Constructive feedback is essential for anyone’s growth. But as a manager, it can be challenging to strike a fair, consistent balance between being candid and considerate when giving that feedback to different team members. Specifically, in our recent research, we found that even if their male and female employees perform at exactly the same level, managers tend to prioritize kindness more when giving feedback to women than when giving the same feedback to men.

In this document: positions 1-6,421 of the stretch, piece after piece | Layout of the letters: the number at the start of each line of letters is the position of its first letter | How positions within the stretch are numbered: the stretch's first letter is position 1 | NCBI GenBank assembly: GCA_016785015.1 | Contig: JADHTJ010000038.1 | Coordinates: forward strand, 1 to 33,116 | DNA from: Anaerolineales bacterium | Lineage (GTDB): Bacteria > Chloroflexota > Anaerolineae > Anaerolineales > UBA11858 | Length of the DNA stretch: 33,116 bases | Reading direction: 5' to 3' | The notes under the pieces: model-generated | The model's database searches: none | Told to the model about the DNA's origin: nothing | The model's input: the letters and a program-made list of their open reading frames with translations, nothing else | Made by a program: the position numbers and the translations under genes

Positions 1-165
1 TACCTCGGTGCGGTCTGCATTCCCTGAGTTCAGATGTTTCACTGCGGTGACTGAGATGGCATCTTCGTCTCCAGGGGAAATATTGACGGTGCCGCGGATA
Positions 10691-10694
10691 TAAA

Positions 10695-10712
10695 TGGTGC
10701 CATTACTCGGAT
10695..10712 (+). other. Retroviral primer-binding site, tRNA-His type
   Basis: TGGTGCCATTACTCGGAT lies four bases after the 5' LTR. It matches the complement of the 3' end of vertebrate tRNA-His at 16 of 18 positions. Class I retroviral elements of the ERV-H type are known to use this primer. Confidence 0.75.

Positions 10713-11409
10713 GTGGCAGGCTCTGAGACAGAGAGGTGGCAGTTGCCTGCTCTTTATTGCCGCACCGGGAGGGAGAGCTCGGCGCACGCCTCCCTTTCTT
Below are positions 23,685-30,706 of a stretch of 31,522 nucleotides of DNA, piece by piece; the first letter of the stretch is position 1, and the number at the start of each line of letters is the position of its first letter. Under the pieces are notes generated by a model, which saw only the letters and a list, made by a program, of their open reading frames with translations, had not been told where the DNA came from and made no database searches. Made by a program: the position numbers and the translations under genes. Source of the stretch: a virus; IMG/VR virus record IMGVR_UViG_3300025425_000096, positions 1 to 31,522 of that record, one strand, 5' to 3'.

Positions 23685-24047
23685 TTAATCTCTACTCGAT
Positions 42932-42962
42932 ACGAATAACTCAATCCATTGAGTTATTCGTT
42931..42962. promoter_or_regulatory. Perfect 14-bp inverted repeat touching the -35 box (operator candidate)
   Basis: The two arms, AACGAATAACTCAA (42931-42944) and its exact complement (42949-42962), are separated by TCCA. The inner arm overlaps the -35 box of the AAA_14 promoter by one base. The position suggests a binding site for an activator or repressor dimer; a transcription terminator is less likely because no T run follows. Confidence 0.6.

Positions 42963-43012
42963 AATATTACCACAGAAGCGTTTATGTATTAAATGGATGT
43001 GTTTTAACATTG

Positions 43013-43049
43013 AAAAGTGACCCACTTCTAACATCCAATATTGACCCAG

Across a series of studies, we asked more than 1,500 MBA students, full-time employees, and managers based in the U.S. and UK to imagine giving developmental feedback to an employee who needed to improve their performance. The employee was described in exactly the same way to all participants, except that half were told the employee’s name was Sarah, while the other half were told the employee’s name was Andrew. We then asked the participants about their goals going into this conversation, and while they all said they wanted to give candid feedback, those who were told the employee was named Sarah were significantly more likely than those who were told the employee was named Andrew to prioritize being kind as well. This was true regardless of the gender or political leanings of the person giving the feedback: Whether they self-identified as male or female, liberal or conservative, our participants consistently reported being more motivated to be kind when giving feedback to a woman than when giving it to a man.